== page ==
Structures of Blindness*|
How foolhardy would it be for a curator to work with artists he has, for the most part, never met, in a space he has never visited? This was the first challenge offered by curarequito,** which proceeded, through emails and phone calls, in an ultra-contemporary way, dematerialising the process of exhibition making. No studio visits, but portfolios sent by post or the Internet; no actual encounter with the space, but a CD of images. Given these restrictions, the first task was to research the various, and sometimes contradictory, practices of the participating artists and to consider how they might resonate in the exhibition space, two rooms within a former hospital that is now Quito's municipal museum, the Museo de la Ciudad, a space full of historical significance and symbolic possibilities. Although we were allowed to transform the space and could have built walls, we decided that the works should respond to the existing interior: tiled floors, an open network of cables on the ceiling, an adjoining patio, and a series of niches breaking up the whitewashed walls.
The work of a curator is a flexible, changing mission that offers up a visual proposal, a coherent and conceptual experience that we are used to calling an exhibition but is better described as a spatial composition of tangible and tense equilibriums. Our undertaking at the Museo de la Ciudad was to build a project from a quantity of unknowns.
Where to start? We began the process by discussing, and in some instances questioning, the artists' practices, artistic evolution, and existing work, especially works created collectively or in residencies, as this would be the basis of the curarequito project. At the same time we considered the theme of the exhibition: what were its aims, how would it resonate in a space of this shape and size and with these architectural features, what energy and effects did we want it to have? Do we fold the space to the exhibition or the exhibition to the space? We then invited the artists to participate in an online forum on notions of the spectral. Together we discussed the gaze, the dematerialization of the artwork, the optical unconscious, and the end of art; we touched on cultural differences and brought out a diverse range of references from legends and tales, history, conceptual art, and contemporary philosophy. The exchange helped the artists to understand our point of departure as curators and helped us to define a common ground for the experience we were about to share. Instead of insisting on a unified voice, with its totalitarian, top-down implications, our intention from the beginning was to generate polyphony. We next asked the artists to submit proposals for works to be produced in Quito. These initial artistic concepts entered the conversation, although many of them were later abandoned. The space itself was the subject of a parallel exchange with the museum staff, in an effort to understand the museum's architectural, historical, and geographical placement within the city, country, and continent, and to collect stories and rumours from staff and visitors that would give a sense of its symbolic charge, to penetrate beyond its walls.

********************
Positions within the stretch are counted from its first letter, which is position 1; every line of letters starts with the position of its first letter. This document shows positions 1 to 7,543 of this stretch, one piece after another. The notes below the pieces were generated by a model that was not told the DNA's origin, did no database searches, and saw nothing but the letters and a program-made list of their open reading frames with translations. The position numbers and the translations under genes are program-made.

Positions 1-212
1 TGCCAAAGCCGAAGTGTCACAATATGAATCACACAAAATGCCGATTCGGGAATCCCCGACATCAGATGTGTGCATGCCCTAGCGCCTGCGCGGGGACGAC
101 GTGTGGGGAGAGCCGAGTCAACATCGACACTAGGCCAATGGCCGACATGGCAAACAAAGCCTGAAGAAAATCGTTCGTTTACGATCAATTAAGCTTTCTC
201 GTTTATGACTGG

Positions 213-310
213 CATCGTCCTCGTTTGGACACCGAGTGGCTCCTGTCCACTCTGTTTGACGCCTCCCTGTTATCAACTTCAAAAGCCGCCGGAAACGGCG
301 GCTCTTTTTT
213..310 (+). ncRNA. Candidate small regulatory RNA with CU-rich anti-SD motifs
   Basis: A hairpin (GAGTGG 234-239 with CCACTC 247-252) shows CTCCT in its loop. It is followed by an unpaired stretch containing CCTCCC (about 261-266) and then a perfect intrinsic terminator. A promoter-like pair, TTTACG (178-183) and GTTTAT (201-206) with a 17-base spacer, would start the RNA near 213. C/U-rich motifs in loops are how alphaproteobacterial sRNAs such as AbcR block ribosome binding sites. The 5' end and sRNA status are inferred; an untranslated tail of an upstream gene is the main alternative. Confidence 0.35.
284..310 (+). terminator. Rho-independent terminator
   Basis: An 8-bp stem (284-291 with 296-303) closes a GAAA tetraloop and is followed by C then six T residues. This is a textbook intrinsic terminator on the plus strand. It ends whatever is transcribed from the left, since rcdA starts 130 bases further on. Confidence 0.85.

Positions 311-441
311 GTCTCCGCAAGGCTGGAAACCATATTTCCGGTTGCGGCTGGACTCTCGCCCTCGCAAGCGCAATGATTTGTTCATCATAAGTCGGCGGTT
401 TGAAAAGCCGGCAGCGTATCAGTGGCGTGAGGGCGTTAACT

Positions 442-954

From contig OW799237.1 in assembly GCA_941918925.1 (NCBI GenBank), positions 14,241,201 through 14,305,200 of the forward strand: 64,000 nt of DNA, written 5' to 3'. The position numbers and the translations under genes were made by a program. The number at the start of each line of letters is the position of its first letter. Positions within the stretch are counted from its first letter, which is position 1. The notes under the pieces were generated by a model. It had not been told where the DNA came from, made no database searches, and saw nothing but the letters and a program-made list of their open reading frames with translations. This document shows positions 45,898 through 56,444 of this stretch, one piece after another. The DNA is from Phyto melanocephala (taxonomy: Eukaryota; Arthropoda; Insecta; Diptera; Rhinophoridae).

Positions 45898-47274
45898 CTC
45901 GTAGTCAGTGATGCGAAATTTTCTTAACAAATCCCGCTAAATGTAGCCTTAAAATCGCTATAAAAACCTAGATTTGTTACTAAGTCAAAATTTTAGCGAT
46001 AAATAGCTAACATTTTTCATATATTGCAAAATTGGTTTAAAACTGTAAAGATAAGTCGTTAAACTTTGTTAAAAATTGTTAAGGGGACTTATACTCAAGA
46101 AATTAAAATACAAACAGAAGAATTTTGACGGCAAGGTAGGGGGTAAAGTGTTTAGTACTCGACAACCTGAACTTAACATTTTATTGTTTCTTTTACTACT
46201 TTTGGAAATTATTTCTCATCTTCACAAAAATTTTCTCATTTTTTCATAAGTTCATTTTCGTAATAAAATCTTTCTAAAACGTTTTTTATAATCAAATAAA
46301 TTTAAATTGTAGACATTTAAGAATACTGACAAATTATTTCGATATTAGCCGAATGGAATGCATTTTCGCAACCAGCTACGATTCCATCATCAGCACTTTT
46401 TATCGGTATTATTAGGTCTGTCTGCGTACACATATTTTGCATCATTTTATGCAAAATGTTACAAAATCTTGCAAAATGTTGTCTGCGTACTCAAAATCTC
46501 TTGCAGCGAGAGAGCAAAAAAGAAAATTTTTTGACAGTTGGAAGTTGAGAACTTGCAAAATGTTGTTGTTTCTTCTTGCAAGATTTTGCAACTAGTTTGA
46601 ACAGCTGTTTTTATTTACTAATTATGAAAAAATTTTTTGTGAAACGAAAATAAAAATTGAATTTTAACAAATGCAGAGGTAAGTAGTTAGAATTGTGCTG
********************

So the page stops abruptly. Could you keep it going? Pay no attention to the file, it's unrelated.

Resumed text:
At the core of this project were dialogue and doubt, exchange and generosity, collectivity and individuality: the fragile possibility of a community, a community to create between the artists and curators and between the proposed works, and eventually a community to extend - via the exhibition process - to the museum staff and visitors. "Being cannot be anything but being-with-one another, circulating in the with and as the with of this singularity plural existence." (Jean-Luc Nancy). In short, a paradox: the utopian (thus bound-to fail) and atopian (thus irresolute) possibility of an international, intercultural, artistic correspondence. An exhibition is a political situation, if and only if "Political would mean a community ordering itself to the unworking of its communication, or destined to this unworking: a community consciously undergoing the experience of its sharing" (Jean-Luc Nancy).